and "President Preval = National Production" on the back) and a sign at the grave that read "Adieu Ethanol." No ordinary burial this, it was preceded by a rally in Leogane, Haiti where local farmers have been actively enraged about the imported ethanol alcohol (presumably purchased for hospital use)
which has been competing with Haitian made clarin (Haitian rum--moonshine, if you will--produced for local consumption), a major source of income from the sugar cane harvests.
I believe the point was best made by Jean Dominique, the director of Radio Haiti Inter. He said that when he was approached by a peasant organization about the problem of ethanol being sold as clarin [in competition with?], he deemed it worthy of radio air time. "Let it be understood," the announcer says, "Ethanol is not clarin. Ethanol is ethanol.
Clairin is clairin.""
"Why Kill Jean Dominique?" http://www.haitisupport.gn.apc.org/Pierre-Louis.htm
"Just as he took on a media mogul whom he accused of plotting against the rise of Lavalas to power; a Lavalas former military man who in October 1999, had seemingly organized a demonstration in front of Radio Haïti Inter and in the process revived the old color conflict; a local pharmaceutical firm for having produced medication with toxic products that caused the death and infirmity of close to one hundred kids; the importers of ethanol whom he accused of falsifying the manufacture of clairin (white rum) using that product; foreign embassies and their untimely intervention in the internal affairs of the country."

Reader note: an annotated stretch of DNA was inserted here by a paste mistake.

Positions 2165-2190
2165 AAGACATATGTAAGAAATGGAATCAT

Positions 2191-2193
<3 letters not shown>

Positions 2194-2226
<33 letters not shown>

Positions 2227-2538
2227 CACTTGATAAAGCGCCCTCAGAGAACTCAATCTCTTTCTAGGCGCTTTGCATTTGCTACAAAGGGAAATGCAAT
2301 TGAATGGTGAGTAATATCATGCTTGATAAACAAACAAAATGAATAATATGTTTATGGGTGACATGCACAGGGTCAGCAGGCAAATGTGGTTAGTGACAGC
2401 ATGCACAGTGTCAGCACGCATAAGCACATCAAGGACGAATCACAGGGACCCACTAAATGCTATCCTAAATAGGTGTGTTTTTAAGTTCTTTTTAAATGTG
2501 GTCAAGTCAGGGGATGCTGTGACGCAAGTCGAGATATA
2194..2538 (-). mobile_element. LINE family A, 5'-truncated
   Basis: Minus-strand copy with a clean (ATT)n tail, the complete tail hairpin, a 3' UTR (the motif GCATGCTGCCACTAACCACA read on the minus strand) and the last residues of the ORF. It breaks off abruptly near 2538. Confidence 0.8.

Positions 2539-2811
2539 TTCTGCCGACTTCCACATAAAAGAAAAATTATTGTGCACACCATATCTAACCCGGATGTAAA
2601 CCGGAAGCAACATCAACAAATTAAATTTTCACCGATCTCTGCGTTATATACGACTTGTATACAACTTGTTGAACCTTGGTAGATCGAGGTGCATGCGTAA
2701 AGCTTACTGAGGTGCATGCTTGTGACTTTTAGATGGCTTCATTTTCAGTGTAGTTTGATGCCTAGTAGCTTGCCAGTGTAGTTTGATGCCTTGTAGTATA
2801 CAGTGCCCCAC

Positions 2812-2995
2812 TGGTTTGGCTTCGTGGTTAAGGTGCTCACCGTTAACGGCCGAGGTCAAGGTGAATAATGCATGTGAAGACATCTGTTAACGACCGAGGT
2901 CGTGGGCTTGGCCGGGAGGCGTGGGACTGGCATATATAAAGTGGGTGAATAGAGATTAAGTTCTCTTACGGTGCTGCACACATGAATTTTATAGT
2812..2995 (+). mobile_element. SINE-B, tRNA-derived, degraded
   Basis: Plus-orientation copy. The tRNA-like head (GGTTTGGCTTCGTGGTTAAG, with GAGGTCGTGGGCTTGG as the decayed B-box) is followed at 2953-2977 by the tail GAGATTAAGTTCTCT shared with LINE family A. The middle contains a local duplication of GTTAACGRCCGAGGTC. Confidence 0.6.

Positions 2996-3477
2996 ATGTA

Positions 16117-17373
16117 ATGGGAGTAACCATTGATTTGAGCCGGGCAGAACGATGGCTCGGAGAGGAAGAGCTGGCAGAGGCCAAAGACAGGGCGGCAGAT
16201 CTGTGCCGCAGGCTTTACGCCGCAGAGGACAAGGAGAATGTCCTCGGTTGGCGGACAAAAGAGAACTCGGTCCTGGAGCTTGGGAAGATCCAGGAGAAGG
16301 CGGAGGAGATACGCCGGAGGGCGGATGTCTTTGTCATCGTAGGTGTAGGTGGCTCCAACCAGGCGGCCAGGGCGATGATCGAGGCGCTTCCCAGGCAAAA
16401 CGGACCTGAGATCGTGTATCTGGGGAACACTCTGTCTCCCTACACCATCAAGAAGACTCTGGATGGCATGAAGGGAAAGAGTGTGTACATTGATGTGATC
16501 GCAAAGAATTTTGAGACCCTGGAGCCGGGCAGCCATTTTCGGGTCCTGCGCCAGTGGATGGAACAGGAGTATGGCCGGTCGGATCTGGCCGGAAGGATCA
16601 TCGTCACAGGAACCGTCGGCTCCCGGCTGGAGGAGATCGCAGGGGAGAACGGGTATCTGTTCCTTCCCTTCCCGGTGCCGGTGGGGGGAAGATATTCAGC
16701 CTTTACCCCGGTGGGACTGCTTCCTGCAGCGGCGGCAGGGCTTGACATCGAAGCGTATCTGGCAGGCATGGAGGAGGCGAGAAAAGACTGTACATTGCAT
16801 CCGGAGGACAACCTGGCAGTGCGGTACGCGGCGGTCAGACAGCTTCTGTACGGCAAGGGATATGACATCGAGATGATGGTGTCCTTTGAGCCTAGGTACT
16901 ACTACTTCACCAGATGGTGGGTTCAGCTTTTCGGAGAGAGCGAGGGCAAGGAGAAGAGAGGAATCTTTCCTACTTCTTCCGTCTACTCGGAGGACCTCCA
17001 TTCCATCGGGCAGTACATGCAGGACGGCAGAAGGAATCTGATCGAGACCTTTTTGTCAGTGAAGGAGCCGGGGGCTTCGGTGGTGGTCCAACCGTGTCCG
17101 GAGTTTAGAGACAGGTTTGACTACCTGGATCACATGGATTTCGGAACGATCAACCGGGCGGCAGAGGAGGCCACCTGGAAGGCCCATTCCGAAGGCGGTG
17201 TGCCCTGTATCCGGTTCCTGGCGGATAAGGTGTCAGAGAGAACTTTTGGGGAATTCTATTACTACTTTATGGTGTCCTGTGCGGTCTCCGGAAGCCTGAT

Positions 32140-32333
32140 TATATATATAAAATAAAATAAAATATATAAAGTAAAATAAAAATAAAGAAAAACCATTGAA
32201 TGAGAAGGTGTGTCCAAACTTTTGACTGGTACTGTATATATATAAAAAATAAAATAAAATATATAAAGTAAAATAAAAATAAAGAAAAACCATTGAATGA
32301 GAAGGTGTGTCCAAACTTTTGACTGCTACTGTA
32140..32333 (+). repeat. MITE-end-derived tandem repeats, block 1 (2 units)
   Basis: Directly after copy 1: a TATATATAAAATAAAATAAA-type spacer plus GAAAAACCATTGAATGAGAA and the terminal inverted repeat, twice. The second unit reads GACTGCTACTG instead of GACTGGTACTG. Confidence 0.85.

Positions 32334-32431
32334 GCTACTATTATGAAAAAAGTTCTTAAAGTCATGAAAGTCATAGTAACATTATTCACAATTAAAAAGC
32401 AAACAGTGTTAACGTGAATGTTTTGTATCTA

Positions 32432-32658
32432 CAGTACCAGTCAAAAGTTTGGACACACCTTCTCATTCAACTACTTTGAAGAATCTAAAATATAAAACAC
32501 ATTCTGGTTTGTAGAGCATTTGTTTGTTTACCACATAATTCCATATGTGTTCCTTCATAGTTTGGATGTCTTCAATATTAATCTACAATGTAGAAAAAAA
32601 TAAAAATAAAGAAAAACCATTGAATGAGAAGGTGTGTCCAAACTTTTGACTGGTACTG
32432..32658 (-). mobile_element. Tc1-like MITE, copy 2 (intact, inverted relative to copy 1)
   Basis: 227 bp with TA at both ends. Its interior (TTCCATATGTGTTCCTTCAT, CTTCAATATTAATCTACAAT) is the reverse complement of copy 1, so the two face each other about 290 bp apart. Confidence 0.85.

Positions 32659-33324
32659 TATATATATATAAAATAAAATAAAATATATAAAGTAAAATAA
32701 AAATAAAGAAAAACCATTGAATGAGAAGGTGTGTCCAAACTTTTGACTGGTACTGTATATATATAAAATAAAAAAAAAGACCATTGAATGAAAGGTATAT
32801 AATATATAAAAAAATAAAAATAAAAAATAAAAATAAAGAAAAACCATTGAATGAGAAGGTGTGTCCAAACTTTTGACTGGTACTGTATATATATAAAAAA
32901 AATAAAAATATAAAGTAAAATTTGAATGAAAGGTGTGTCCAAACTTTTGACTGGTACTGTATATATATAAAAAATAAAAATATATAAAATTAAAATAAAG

Clairin (Kleren in kreyol) article; http://www.lambifund.org/projects-current.htm
"Peasant Organization of Tach-7th Moulen Sugar Cane Mill
The Community of Tach/ 7èm Moulin is pleased with the services provided by the new sugar cane mill run by the OPT7M peasant organization. Now community members no longer have to walk miles to get their cane milled. Nor do they have to pay exorbitant prices charged by rich landowners who operate the other mill. Even better, residents of Tach-7th Moulen say the cane syrup or "siwo" produced by the OPT7M mill tastes good, is clean and of good quality.
The Mill has two kinds of "Siwo" depending on how long the cane juice is cooked:
Industrial "Siwo" cooked for 4 hours (used by the local residents as an ingredient to create a drink called Clairin in French, Kleren in kreyòl.) "Siwo Mache" (market syrup which is sold at the local market and is used as a sweetener by the peasantry instead of refined sugar).
The users of the mill, pay the organization in "nature" not money. For every eight buckets (1 bucket = 5 gallons) the organization is paid two buckets. OPT7M stores the "Siwo "and sells it. The proceeds are then used to pay the operators of the mill, to buy gas and use for all other expenses.
Tidjo, our field monitor in the Artibonite, asked OPG (another organization with a sugar cane mill financed by Lambi Fund six years ago) to help train the operator of the OPT7M mill. Another example of Lambi Fund collaboration! Thanks to World Venture Partners for helping make this project happen!"